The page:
Lawyer’s steep fine for insider tipping part of bigger trend

The sanctions levied against a former Bay Street lawyer for insider tipping are part of a bigger trend of awarding higher penalties for securities transgressions, a Toronto lawyer says.

shawn irvingThis week, a panel at the Ontario Securities Commission ordered former Davies Ward Phillips and Vineberg LLP lawyer Mitchell Finkelstein to pay $450,000 in administrative penalties and $125,000 in costs of the proceeding after he was found guilty of insider tipping on three different occasions.

Finkelstein also received a 10-year-ban from trading and acquiring securities, with the exception of doing so for select registered accounts.

“There seems to be a general trend at the OSC and other securities regulators to order greater [amount] of administrative penalties and cost awards particularly in the last five years,” says Osler, Hoskin & Harcourt LLP partner Shawn Irving.

In March, an OSC panel found Finkelstein had tipped his friend, an investment adviser at CIBC, about impending takeover deals. That friend, Paul Azeff, then purchased shares associated with those deals and recommended his friends and family do the same, the commission found.

“As the instigator of the subsequent insider trading by others in disregard of his duties of confidentiality and of the high standard of probity towards the capital markets expected of a mergers and acquisitions lawyer, Finkelstein’s transgressions must be considered to be at the upper end of severity,” wrote commissioners Alan Lenczner and AnneMarie Ryan.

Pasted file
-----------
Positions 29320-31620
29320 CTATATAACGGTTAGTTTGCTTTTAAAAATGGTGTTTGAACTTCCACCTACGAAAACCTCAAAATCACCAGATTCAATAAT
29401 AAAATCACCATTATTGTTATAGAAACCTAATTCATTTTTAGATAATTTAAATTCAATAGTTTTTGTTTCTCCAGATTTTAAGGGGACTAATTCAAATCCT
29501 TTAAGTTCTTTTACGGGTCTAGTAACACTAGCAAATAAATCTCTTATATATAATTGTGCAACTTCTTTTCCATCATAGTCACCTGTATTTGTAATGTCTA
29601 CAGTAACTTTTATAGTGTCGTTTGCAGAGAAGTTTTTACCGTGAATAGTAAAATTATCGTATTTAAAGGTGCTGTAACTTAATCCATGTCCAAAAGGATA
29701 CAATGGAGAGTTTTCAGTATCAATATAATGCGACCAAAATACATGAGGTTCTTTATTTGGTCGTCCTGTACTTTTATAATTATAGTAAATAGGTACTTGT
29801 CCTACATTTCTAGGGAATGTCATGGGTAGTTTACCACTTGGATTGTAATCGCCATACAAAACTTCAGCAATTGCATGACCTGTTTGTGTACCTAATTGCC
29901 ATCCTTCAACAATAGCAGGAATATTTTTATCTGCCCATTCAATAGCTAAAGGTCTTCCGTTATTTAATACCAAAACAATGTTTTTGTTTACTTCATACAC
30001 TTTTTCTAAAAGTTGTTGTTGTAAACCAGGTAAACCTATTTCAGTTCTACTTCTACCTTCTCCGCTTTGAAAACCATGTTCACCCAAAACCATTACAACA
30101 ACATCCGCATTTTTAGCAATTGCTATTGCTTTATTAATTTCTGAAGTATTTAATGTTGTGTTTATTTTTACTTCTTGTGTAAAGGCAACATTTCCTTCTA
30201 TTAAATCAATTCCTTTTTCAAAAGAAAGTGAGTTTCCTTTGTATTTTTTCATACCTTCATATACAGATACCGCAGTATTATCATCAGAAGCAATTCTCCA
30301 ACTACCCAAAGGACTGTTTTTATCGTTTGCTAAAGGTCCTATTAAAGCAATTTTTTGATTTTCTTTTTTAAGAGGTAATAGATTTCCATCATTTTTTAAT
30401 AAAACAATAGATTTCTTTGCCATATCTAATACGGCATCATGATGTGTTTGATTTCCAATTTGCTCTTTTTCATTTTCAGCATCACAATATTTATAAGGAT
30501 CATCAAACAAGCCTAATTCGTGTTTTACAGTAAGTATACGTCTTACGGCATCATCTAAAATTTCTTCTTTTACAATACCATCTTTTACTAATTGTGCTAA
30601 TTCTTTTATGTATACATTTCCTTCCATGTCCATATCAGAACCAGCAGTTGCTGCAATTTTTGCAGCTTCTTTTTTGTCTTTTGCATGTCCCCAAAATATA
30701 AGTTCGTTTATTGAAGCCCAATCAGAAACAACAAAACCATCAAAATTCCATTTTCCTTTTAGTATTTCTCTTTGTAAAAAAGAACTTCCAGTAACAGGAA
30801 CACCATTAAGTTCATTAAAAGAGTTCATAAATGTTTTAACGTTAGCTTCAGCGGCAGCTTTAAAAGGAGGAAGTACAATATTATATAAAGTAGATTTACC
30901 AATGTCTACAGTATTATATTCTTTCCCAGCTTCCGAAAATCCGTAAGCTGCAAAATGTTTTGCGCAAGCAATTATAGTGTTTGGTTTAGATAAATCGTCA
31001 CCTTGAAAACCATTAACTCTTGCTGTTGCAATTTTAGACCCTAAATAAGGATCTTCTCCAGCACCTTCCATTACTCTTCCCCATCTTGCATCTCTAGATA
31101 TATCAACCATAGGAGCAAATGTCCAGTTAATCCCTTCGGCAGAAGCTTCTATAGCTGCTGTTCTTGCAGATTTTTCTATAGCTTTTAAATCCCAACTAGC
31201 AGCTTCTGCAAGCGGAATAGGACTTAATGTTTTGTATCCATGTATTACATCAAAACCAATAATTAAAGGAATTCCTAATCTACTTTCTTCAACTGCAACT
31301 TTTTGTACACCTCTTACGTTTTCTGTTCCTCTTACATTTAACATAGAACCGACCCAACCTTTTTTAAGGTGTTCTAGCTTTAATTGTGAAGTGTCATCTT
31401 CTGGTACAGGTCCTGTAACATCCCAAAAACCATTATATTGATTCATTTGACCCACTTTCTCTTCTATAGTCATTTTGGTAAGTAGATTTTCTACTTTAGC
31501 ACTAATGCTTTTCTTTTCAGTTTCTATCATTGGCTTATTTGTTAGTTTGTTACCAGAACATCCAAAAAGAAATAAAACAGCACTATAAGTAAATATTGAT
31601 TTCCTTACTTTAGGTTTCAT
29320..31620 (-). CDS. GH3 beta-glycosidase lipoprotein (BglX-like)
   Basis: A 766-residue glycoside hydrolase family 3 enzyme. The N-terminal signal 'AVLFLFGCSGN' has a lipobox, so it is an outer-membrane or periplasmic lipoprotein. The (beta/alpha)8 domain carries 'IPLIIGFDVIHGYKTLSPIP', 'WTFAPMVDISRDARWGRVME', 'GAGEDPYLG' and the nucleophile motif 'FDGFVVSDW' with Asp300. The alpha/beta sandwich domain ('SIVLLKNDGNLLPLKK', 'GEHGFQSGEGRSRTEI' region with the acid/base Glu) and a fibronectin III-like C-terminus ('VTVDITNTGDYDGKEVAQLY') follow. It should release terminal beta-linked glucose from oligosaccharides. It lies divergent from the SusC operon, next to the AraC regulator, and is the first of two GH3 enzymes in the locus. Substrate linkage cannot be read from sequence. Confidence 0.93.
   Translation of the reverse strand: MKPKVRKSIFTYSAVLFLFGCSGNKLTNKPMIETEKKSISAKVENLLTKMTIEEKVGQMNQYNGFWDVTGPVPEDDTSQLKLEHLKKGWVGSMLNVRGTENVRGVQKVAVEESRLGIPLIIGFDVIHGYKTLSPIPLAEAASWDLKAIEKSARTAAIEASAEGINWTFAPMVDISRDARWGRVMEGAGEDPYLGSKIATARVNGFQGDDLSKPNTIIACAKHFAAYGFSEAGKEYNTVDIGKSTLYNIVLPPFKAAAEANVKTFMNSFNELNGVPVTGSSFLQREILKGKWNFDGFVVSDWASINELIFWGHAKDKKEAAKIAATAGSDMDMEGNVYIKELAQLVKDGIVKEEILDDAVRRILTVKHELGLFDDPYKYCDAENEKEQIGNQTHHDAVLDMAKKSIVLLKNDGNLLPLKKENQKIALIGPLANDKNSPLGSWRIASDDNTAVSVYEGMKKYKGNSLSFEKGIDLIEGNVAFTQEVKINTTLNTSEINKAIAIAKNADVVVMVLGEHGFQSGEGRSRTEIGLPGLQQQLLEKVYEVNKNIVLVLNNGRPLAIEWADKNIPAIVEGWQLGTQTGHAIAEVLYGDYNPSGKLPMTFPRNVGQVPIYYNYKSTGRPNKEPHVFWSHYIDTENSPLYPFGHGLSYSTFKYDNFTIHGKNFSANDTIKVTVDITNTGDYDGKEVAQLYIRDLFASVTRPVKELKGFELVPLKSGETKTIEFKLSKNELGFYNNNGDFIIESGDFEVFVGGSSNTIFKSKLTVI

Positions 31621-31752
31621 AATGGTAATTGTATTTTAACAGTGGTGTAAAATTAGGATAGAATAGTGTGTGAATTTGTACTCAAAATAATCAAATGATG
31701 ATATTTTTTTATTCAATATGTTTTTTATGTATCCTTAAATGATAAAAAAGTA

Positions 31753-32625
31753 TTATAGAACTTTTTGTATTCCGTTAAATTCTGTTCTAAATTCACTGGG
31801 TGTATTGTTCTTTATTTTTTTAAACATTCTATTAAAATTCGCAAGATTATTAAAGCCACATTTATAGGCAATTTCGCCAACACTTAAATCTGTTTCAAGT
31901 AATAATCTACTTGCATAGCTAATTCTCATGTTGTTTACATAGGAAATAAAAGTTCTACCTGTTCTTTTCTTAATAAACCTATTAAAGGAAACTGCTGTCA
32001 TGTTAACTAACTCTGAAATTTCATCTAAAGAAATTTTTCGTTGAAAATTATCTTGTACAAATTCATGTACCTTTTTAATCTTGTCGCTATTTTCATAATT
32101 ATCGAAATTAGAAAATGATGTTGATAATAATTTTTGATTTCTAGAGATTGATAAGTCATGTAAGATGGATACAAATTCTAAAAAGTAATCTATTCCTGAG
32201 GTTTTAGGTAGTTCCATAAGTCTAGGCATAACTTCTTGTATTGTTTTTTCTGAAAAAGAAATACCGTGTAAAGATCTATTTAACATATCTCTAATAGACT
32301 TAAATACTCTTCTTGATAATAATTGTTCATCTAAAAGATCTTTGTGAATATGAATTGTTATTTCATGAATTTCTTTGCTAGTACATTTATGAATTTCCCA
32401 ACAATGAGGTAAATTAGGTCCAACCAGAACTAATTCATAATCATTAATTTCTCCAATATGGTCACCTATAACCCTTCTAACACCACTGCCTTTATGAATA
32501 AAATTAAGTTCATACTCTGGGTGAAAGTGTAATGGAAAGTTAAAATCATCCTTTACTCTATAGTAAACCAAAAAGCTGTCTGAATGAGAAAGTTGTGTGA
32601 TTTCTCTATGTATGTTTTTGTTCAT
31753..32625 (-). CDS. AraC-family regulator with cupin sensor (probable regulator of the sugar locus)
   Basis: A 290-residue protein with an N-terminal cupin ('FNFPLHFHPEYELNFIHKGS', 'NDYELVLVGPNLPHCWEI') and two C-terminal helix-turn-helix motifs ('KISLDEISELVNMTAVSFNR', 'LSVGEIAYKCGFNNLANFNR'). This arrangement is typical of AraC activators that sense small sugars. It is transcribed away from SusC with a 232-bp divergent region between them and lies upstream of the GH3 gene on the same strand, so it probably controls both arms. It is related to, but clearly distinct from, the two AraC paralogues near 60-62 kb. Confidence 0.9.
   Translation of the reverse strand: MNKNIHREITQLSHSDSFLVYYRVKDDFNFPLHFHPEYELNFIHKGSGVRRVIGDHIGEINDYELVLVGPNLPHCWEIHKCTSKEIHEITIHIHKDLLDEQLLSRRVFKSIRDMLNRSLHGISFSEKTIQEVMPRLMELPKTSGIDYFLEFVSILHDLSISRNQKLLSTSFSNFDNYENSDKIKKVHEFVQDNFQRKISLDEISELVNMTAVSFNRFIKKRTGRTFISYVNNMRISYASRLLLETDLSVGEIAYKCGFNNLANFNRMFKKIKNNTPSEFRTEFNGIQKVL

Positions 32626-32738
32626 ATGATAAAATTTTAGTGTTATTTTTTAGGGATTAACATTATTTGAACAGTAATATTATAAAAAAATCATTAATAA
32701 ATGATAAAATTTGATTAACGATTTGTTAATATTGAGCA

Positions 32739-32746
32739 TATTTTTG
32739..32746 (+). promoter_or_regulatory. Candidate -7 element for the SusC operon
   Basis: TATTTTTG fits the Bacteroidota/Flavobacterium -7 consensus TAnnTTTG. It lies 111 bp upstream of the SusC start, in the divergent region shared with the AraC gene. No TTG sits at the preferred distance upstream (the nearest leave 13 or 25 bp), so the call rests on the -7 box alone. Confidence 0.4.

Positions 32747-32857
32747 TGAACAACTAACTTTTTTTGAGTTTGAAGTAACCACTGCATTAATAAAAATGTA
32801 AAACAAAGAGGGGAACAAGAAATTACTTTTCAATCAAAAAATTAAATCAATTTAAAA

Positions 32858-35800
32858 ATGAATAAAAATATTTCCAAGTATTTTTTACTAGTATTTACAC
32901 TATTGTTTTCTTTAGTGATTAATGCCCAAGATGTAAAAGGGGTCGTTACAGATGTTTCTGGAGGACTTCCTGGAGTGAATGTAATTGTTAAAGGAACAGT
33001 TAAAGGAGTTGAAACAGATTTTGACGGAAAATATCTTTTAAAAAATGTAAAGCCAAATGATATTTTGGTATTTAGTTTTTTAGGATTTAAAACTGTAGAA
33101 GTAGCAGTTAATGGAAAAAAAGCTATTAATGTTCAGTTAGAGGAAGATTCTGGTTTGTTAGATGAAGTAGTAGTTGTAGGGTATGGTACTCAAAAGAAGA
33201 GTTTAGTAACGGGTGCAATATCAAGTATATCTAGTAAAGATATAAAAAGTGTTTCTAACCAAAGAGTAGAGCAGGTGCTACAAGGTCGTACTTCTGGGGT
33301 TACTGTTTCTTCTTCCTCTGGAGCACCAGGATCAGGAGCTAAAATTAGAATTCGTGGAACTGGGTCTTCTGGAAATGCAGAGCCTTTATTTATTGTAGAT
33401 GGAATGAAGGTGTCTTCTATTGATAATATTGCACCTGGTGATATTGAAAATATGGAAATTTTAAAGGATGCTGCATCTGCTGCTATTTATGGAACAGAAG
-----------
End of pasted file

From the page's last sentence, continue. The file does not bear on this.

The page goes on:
Securities regulators are “certainly of the view that the imposition of administrative penalties and significant cost awards can serve an important deterrent role,” Irving says, but “I’m not convinced of that.”

An approach that focuses on getting securities offenders off the streets sooner is a better approach, Irving adds.

“In so many of these cases, years and years and years pass between when the alleged breach is alleged to have occurred and when there’s ultimately a hearing and then a decision,” he continues. “All the while, the alleged offenders are able to continue to act.”

Irving adds the impact of prompt prosecution on the personal and professional reputation of transgressors, coupled with strong market prohibitions, can have a far greater deterrence effect than steep fines.

In Finkelstein’s case, OSC enforcement staff had sought a lifetime trading ban, a lifetime exclusion as a director and officer of a reporting issuer, and an administrative penalty in the amount of $1.5 million. The ultimate award reflects the panel’s attempt to strike a balance, according to Irving.

The panel was also cognizant of the respondents’ personal situation, says Irving.

“In the case of Mr. Finkelstein, the panel certainly took into account his age, that he had a young family, the significant professional and reputational damage the proceeding and the decision had on him, and the fact that it was unlikely he’d ever work in a major law firm again and therefore he would have a significantly diminished earning potential,” he says.

Finkelstein’s lawyer Gordon Capern did not immediately respond to a request for comment but reports say his client plans to appeal the OSC panel’s findings as well as the sanctions.

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